You browse your hard drive(s) and you want to copy/move several files to somewhere else. If the files are big (e.g. movies), then you need to wait minutes until a copy/move operation finishes. If the files are in different folders, you cannot select them all. If you try to launch each operation in the background, your machine will get very slow since all these operations will run concurrently.
Clearly, copy/move operations should be put in a queue and the next operation should start when the previous one terminates.
Under Windows you have Total Commander (F5/F6, then F2), but how to do it under Linux? Should I use Total Commander with wine? :) Under Linux I use Midnight Commander but in MC I didn’t find this feature. There is another Norton Commander clone called Krusader that has this feature but I didn’t like it much. I prefer MC :)
So, I came up with the following solution: create two command-line scripts called “cpq” and “mvq” that work like cp and mv (actually they call cp and mv) but they put tasks in a queue. These scripts launch a daemon process if necessary that executes each copy/move operation one after the other.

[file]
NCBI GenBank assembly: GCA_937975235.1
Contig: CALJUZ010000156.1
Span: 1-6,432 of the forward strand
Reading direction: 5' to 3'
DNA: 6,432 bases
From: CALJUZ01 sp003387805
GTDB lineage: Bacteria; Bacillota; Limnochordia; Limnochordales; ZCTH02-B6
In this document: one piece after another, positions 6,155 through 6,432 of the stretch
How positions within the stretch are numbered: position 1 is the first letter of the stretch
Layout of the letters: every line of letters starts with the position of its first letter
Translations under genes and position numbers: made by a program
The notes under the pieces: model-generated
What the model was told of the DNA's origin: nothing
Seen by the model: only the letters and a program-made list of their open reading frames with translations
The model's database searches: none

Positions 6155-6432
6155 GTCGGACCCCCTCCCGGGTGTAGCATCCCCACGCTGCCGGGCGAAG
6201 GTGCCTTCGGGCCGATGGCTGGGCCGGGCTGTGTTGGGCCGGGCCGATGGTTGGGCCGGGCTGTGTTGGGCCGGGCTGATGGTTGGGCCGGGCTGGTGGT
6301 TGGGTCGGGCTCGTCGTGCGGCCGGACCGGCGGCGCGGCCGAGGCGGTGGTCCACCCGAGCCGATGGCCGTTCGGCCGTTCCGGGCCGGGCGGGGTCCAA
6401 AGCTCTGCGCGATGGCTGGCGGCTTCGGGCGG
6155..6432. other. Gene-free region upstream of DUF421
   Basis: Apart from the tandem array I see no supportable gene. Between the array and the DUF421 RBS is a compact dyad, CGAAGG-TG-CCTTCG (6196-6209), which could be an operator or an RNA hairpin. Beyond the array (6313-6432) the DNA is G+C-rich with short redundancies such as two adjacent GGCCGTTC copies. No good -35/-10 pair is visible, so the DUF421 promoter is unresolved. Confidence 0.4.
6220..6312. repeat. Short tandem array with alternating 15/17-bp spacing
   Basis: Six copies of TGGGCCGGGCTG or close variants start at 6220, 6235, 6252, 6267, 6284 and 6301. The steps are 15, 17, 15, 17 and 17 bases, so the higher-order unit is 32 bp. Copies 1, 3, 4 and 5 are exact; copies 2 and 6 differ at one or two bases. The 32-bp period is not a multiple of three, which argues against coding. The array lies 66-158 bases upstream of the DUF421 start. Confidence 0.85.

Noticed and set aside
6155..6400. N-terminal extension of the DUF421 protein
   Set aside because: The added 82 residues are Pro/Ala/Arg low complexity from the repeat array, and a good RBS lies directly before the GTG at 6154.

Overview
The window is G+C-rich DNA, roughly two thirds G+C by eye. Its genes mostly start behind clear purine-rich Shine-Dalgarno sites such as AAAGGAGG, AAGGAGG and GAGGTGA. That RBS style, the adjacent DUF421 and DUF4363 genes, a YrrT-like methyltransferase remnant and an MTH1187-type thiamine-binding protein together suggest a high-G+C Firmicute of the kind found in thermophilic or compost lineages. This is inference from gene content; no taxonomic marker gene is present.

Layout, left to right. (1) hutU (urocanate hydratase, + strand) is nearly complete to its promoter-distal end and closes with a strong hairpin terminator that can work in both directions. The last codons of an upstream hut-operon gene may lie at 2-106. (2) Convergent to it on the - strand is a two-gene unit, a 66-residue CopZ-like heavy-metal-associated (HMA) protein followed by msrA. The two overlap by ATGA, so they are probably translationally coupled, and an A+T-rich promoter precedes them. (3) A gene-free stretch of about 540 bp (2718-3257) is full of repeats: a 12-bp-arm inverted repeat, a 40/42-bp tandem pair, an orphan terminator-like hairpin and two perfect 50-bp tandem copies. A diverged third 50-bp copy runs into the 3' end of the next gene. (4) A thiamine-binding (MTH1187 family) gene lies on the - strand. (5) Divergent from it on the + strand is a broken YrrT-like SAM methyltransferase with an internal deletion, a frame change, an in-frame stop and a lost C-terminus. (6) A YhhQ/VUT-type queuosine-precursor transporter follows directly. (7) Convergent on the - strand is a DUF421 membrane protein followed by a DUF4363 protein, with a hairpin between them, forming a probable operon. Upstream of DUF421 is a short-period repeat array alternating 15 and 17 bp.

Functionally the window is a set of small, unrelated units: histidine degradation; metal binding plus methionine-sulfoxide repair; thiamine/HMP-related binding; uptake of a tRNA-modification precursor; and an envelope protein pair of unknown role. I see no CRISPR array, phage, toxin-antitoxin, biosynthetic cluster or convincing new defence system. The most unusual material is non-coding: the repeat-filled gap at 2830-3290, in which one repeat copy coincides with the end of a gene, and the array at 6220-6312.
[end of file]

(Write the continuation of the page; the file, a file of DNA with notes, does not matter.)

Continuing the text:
The project can be found here (https://github.com/jabbalaci/Copy-Queue) where you can also find a description about its installation.
Pierre (alias Deimos) wrote about “cpq” and “mvq” in his blog in French: Copy-Queue : un manager de copie de fichiers en ligne de commande.
Under Windows, I use Total Commander. Under Linux, my favorite is Midnight Commander but there is one thing that I miss a lot: copy queue. That is, I would like to send copy tasks in a queue. If you open several MC instances and you start a copy task in each, it will be very slow. Windows’ Total Commander has this function. Is there a file manager under Linux that can do that?
This feature is very useful when you want to make a compilation. For instance, you go to a friend with your external HDD, you browse his movie/music collection on his machine, and you just put in the copy queue what you like. At a given moment only one file is copied, so the system stays responsive.
The file manager Krusader knows this. Copy queue works exactly like in Total Commander:
First, install krusader:
sudo apt-get install krusader
apt-get will suggest several extra packages (
unace, etc.). It can be a good idea to install them too.
When I put a shortcut on my desktop, an empty icon was associated to the application :( You can download a nice icon from here.
Solution #2 (update 20110928)
You can also try Double Commander, which “is a cross platform open source file manager with two panels side by side. It is inspired by Total Commander and features some new ideas.”
Installation from PPA:
sudo add-apt-repository ppa:alexx2000/doublecmd sudo apt-get update sudo apt-get install doublecmd-gtk
I’ve read about DC here (in Hungarian).